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Ontic Structural Realism as a Metaphysics of Objects

  • Michael EsfeldEmail author
  • Vincent Lam
Chapter

Abstract

In a first approach, ontic structural realism (OSR) is a realism towards physical structures in the sense of networks of concrete physical relations, without these relations being dependent on fundamental physical objects that possess an intrinsic identity as their relata. In that vein, OSR has been developed in recent years as a metaphysics of contemporary fundamental physics, mainly non-relativistic quantum mechanics (QM), relativistic quantum field theory (QFT) and the general theory of relativity (GTR). The fundamental physical features of permutation invariance in many-particles quantum theory (Muller 2009), quantum entanglement in QM (Esfeld 2004) and in QFT (Lam 2010a), gauge invariance in quantum gauge theories (Lyre 2004) as well as background independence and gauge-theoretic diffeomorphism invariance in GTR (Rickles 2006; Esfeld and Lam 2008) have all been shown to support OSR in the following sense: these fundamental physical features can with good reason be taken to suggest all the same conclusion, namely that the fundamental physical objects – whatever they are according to the theory under consideration – are parts (relata) of a physical structure in the sense of a network of concrete physical relations. These objects do not have any existence – and in particular not any identity – independently of the structure they are part of (that is, the relations they bear to each other).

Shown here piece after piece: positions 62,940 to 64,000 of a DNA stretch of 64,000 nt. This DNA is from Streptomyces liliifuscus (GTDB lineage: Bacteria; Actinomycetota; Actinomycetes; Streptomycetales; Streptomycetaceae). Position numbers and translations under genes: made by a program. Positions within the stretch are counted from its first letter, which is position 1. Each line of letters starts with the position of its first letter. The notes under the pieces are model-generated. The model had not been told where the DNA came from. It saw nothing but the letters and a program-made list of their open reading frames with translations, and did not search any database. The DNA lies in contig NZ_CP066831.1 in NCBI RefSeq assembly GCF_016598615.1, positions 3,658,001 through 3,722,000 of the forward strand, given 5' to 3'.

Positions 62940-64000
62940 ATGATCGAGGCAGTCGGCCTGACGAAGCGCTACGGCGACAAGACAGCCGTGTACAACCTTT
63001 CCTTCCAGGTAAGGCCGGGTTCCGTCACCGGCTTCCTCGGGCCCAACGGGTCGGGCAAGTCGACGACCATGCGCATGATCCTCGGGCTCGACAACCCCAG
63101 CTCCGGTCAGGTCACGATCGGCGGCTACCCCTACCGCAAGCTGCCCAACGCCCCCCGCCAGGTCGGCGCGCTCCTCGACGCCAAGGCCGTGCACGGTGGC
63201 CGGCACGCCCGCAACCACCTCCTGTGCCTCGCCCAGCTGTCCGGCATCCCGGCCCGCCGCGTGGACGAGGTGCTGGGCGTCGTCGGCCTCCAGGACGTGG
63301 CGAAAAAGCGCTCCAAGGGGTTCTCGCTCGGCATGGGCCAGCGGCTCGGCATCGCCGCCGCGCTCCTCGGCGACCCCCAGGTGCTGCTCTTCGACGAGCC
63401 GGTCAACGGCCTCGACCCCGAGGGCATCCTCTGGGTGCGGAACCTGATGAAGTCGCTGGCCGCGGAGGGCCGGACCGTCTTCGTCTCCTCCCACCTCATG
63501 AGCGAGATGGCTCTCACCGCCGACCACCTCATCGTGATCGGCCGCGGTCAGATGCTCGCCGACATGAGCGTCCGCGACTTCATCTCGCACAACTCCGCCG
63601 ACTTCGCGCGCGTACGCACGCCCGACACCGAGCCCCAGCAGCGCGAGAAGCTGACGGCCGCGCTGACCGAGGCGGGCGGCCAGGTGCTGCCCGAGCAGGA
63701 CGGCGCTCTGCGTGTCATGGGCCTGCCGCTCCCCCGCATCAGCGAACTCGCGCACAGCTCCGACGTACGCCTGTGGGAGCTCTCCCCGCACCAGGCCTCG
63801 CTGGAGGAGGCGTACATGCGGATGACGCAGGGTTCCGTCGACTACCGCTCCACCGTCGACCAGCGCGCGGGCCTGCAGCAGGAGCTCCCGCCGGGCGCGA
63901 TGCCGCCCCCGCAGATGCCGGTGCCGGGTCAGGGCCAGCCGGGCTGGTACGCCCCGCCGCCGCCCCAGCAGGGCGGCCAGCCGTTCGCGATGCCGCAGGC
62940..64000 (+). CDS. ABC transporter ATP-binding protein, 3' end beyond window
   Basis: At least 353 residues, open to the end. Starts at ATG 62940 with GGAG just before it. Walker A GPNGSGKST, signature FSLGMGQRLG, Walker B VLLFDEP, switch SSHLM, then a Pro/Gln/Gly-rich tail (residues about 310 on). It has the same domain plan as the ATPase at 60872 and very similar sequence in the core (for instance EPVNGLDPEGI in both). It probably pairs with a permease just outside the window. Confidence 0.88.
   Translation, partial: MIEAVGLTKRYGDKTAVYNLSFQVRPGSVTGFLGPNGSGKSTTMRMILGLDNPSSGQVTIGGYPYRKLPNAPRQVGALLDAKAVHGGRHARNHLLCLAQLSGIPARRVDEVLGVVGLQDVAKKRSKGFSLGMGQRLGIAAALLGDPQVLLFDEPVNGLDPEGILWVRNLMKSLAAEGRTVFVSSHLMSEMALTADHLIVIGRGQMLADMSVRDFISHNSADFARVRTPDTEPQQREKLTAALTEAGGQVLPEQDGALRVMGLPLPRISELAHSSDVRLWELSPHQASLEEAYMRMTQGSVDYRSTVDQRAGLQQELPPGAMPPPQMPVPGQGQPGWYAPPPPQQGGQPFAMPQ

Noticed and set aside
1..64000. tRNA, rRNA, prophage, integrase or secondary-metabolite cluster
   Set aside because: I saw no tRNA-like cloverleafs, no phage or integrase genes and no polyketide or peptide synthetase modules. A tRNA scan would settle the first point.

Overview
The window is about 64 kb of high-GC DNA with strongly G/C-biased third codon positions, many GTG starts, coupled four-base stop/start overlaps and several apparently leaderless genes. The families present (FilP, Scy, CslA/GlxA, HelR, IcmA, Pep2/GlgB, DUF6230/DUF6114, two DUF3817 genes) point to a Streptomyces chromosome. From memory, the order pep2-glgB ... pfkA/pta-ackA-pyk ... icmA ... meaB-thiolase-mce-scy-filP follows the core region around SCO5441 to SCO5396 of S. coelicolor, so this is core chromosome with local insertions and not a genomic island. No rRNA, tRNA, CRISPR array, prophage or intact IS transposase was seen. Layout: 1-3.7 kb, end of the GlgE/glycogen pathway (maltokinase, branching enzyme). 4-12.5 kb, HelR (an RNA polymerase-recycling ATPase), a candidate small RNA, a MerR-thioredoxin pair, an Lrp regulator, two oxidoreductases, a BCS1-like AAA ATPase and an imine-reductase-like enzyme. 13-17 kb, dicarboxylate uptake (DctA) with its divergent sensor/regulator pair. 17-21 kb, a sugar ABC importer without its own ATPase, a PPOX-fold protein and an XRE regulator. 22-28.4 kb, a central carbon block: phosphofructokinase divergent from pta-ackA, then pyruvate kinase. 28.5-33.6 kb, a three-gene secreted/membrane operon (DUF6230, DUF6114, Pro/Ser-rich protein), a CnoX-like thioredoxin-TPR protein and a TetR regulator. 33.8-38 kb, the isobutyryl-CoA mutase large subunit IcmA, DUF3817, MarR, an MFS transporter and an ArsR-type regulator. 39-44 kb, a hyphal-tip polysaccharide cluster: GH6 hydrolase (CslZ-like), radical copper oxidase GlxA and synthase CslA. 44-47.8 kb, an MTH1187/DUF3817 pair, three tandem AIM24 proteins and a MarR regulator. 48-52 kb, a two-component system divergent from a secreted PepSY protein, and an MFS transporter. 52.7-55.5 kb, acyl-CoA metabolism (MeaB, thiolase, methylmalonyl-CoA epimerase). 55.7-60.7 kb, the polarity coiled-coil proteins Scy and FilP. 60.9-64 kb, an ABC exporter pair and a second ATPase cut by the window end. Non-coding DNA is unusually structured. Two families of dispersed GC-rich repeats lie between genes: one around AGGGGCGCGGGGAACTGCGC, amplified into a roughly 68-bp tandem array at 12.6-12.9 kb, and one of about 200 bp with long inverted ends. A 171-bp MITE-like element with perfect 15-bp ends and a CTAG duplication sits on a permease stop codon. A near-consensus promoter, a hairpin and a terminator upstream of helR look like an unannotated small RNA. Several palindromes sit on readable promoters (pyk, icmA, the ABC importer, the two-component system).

Keywords

Intrinsic Property Fundamental Physic Quantum Object Fundamental Physical Object Ontic Structural Realism 
These keywords were added by machine and not by the authors. This process is experimental and the keywords may be updated as the learning algorithm improves.

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Copyright information

© Springer Science+Business Media B.V. 2010

Authors and Affiliations

  1. 1.Department of PhilosophyUniversity of LausanneLausanneSwitzerland
  2. 2.School of Mathematics and Physics & School of History, Philosophy, Religion and ClassicsUniversity of QueenslandBrisbaneAustralia

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